This is the third major endorsement of the bond measure. Midvale City approved a resolution on Sept. 19, 2017 that stated elected city leaders believe “it is in the best interests of the City and its residents to support the Bond Proposal.”  Region 17 PTA, the recognized parent group for Canyons’ schools, also backs the bond, which would raise facility-improvement funds without raising property taxes. 

Canyons District has an established track record with bond proposals. CSD has nearly completed all 13 of the major projects promised to the community in 2010 when a $250 million tax-rate-neutral bond proposal was approved by the public.

A new Midvale Middle and Alta View Elementary, the 11th and 12th projects, opened this fall. Crews are currently working on the 13th project, a renovation of Indian Hills Middle. Construction is expected to be completed by fall. Click here for a list of all other projects.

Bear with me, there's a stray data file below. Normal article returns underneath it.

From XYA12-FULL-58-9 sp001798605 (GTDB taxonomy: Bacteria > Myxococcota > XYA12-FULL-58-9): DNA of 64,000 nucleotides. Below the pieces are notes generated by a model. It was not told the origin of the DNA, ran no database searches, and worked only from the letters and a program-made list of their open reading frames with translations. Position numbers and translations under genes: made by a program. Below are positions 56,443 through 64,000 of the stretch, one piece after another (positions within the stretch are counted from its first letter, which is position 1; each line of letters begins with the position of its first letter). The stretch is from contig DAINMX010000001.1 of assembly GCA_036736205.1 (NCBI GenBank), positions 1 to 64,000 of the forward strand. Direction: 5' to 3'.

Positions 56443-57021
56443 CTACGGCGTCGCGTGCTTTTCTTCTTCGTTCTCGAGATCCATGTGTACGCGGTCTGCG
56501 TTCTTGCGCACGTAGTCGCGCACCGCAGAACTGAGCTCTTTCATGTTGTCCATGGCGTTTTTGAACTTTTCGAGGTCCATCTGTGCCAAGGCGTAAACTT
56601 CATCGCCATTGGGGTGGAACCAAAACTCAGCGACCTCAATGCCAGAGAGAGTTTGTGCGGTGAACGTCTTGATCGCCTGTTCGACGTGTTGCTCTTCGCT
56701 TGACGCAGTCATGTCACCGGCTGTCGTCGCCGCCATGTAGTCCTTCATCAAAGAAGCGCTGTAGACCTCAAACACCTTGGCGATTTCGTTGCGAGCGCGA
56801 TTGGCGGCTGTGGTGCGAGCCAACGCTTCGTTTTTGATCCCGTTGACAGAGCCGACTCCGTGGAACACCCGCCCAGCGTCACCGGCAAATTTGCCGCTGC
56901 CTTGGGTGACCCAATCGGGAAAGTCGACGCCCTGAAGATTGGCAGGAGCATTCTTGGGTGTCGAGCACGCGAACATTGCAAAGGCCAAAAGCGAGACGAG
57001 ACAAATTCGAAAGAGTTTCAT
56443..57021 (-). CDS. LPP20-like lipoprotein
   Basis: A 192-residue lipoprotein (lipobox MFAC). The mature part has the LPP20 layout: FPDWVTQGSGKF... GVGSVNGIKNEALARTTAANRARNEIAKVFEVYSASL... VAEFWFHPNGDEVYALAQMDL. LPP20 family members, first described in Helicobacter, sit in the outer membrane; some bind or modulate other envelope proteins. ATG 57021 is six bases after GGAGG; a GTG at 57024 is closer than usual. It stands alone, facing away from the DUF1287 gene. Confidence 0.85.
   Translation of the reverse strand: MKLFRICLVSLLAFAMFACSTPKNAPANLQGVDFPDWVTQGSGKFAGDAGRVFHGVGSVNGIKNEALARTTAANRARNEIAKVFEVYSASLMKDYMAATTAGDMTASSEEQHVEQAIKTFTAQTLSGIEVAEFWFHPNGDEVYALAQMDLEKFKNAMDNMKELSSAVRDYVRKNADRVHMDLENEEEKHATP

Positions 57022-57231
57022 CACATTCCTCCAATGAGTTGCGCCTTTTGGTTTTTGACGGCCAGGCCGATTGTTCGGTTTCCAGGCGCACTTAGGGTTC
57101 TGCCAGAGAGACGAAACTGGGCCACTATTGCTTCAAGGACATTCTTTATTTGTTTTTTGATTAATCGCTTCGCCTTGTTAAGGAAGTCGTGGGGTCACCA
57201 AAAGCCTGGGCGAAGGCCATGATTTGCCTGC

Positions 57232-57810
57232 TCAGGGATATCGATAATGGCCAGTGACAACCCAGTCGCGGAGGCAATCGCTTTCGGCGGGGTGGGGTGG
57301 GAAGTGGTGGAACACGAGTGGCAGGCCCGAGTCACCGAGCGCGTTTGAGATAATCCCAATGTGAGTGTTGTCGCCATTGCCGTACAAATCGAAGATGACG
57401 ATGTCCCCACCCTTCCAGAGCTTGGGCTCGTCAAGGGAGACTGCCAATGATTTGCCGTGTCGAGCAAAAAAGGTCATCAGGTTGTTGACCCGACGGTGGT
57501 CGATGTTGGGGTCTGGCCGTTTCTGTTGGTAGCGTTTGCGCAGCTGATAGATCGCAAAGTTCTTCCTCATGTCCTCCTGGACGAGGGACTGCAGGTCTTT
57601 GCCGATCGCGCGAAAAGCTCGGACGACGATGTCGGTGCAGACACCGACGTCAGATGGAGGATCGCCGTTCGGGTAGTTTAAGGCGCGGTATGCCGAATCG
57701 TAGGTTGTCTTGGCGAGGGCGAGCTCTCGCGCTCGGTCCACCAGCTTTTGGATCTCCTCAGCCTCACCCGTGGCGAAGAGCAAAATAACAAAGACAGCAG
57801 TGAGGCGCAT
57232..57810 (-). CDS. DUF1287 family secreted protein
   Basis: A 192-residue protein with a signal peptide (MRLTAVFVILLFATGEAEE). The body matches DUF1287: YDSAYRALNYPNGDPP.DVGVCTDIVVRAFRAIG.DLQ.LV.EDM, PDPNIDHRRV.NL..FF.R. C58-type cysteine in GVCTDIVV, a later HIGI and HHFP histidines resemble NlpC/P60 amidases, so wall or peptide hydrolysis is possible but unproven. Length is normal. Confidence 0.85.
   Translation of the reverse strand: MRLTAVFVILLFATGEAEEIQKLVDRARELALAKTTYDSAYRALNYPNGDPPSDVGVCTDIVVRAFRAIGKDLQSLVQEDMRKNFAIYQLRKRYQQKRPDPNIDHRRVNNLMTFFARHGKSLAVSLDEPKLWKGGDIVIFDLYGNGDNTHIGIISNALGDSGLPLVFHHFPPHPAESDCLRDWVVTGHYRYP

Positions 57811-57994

The 2010 bond helped the District start addressing the $650 million in deferred maintenance on buildings that were inherited from a previous school district. The current proposal would fund the continuation of CSD’s plan to modernize and improve all buildings in all parts of the District.

The District’s AAA bond rating will guarantee the lowest possible interest rates are obtained when the bonds are sold.
It’s no longer referred to as “vocational education” for a reason. Career and Technical Education has gone mainstream.

Today it’s seen as the path to acquiring the kind of marketable skills needed to succeed in high-paying industries ranging from health care, science and engineering to early childhood education. What's more, those skills are now often taught in tandem with core subjects to boost achievement in literacy, math and history. In fact, 94 percent of high school students take CTE courses, not to mention millions of college-age students.

Want to know how CTE applies to you and your teenage children? Join us at the South Towne Expo Center on Oct. 25-26 from 8:30 a.m. - 6 p.m. for a showcase of CTE training and job opportunities. Co-sponsored by school districts and postsecondary institutions throughout Utah, the event is free and open to the public.